Monday, June 21, 2010

Old, Older, Oldest

Poem of the Day:
"Salute" by James Schuyler
Fifty Years of American Poetry


Past is past, and if one
remembers what one meant
to do and never did, is
not to have thought to do
enough? Like that gather-
ing of one of each I
planned, to gather one
of each kind of clover,
daisy, paintbrush that
grew in that field
the cabin stood in and
study them one afternoon
before they wilted. Past
is past; I salute
that various field.

Tonight my housemate Dan remarked upon old people and how they remind him of death; this was after I had successfully attended a monthly book club held at the Boston Public Library. Among the crowd (5 women) were Kitty and Dorothy, my new favorite women and future gal pals. They both have about sixty years on me, but since I've begun to gray at the roots I find it hard to discern much of a difference between us. Dorothy may have a bum hip, but I've got a lousy knee. I see your thinning hair Kitty and I raise you cracking bones.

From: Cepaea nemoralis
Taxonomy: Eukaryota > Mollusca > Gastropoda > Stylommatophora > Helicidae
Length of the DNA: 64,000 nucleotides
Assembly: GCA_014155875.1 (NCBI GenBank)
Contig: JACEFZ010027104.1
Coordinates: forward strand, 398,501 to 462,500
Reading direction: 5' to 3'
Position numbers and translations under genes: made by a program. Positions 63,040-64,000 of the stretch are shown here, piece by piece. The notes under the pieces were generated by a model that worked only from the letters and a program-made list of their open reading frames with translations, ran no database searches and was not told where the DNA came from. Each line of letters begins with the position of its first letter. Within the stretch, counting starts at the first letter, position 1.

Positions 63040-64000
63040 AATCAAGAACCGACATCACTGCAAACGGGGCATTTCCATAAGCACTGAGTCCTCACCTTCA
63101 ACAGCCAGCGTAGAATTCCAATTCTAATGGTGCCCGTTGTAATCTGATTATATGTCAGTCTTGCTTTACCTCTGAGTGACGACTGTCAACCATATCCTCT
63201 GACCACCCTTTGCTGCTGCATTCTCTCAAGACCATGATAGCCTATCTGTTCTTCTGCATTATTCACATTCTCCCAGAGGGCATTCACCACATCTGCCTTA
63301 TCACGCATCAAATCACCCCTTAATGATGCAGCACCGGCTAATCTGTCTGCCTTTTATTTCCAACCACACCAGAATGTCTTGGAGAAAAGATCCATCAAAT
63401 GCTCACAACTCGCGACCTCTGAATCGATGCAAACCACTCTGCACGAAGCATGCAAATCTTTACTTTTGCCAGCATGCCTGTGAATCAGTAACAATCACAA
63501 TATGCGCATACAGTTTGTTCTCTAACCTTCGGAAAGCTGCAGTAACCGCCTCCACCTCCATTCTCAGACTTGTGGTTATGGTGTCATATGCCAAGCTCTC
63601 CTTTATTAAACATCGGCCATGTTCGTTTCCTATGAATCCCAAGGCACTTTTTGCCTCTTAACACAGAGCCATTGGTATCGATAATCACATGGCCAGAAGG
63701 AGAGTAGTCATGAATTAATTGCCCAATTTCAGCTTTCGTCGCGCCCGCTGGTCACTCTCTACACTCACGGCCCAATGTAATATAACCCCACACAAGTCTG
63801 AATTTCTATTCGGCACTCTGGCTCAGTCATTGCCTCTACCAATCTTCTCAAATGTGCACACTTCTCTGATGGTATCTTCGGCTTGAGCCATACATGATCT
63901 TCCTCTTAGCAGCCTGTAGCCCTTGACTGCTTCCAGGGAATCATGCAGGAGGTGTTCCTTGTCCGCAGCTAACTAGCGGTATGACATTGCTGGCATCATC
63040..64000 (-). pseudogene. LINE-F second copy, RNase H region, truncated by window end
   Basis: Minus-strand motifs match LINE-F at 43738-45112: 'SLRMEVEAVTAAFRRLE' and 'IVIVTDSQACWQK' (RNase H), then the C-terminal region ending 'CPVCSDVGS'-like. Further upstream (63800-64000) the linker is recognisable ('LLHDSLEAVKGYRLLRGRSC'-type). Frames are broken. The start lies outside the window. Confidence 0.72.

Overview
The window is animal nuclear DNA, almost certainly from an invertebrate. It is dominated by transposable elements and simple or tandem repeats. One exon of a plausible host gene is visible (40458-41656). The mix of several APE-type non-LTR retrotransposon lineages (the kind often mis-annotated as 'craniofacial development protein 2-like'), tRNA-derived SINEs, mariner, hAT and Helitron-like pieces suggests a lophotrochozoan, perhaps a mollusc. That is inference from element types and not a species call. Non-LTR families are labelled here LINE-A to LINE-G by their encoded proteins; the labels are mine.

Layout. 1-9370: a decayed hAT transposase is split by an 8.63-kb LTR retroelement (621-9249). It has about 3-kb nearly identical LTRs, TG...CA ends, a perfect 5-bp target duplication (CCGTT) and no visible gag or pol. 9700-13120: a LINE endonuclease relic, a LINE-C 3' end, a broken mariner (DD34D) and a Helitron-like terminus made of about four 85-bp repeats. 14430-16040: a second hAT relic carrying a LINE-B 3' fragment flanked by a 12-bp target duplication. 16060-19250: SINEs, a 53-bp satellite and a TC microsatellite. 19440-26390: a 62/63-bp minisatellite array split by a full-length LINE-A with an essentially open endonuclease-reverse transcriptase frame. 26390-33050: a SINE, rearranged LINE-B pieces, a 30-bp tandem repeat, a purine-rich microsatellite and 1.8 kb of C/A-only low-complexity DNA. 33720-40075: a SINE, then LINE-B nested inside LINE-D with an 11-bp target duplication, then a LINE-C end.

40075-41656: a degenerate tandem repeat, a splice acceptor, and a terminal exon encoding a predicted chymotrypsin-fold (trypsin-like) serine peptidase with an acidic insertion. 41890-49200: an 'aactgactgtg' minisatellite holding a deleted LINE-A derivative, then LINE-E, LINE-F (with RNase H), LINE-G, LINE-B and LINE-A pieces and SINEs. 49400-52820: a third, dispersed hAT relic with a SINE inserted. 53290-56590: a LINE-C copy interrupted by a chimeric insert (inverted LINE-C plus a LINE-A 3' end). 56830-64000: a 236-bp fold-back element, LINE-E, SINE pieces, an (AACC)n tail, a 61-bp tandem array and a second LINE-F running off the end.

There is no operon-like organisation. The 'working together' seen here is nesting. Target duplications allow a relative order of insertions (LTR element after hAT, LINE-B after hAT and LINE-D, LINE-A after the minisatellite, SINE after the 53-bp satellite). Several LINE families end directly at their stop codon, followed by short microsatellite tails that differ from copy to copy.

Schuyler writes of a life at the last of its breaths; the sole focus of a poem is likely to be the past if the speaker foresees no future. Schuyler's tone invokes pity. In the final line it becomes clear that he has "various field[s]," all well-intentioned and imagined 'pasts,' but essentially pasts that never occurred. Do all people do this at the close of their lives, fool themselves into fashioned memories?

Kitty and Dorothy brought Schuyler back to me at our 7 PM book discussion. They are old women, and I wonder what they have chosen to keep or manufacture into remembrance. I suppose that if one passes away with a clear mind then that is all that can be asked of life, be it assembled or rigidly true.

A Poem A Day Audrey


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